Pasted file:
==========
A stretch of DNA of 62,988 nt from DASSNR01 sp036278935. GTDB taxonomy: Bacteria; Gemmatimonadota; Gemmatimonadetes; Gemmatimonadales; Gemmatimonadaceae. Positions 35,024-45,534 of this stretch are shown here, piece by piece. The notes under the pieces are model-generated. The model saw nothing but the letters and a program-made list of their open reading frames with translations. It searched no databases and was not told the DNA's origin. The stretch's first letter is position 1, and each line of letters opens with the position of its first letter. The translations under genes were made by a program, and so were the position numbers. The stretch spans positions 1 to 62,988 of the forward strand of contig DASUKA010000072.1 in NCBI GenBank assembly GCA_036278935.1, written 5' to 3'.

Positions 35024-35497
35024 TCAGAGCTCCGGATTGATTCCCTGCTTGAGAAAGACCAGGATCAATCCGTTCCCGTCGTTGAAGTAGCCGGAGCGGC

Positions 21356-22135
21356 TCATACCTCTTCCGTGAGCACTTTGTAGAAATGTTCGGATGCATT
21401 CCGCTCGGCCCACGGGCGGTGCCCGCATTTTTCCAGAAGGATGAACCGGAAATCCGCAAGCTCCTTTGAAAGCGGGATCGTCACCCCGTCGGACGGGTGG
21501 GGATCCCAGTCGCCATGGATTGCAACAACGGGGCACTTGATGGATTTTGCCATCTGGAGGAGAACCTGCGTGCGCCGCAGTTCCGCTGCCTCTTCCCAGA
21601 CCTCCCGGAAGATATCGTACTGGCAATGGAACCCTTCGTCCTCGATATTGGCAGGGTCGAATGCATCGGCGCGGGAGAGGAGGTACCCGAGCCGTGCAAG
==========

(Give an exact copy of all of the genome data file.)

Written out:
A stretch of DNA of 62,988 nt from DASSNR01 sp036278935. GTDB taxonomy: Bacteria; Gemmatimonadota; Gemmatimonadetes; Gemmatimonadales; Gemmatimonadaceae. Positions 35,024-45,534 of this stretch are shown here, piece by piece. The notes under the pieces are model-generated. The model saw nothing but the letters and a program-made list of their open reading frames with translations. It searched no databases and was not told the DNA's origin. The stretch's first letter is position 1, and each line of letters opens with the position of its first letter. The translations under genes were made by a program, and so were the position numbers. The stretch spans positions 1 to 62,988 of the forward strand of contig DASUKA010000072.1 in NCBI GenBank assembly GCA_036278935.1, written 5' to 3'.

Positions 35024-35497
35024 TCAGAGCTCCGGATTGATTCCCTGCTTGAGAAAGACCAGGATCAATCCGTTCCCGTCGTTGAAGTAGCCGGAGCGGC

Positions 21356-22135
21356 TCATACCTCTTCCGTGAGCACTTTGTAGAAATGTTCGGATGCATT
21401 CCGCTCGGCCCACGGGCGGTGCCCGCATTTTTCCAGAAGGATGAACCGGAAATCCGCAAGCTCCTTTGAAAGCGGGATCGTCACCCCGTCGGACGGGTGG
21501 GGATCCCAGTCGCCATGGATTGCAACAACGGGGCACTTGATGGATTTTGCCATCTGGAGGAGAACCTGCGTGCGCCGCAGTTCCGCTGCCTCTTCCCAGA
21601 CCTCCCGGAAGATATCGTACTGGCAATGGAACCCTTCGTCCTCGATATTGGCAGGGTCGAATGCATCGGCGCGGGAGAGGAGGTACCCGAGCCGTGCAAG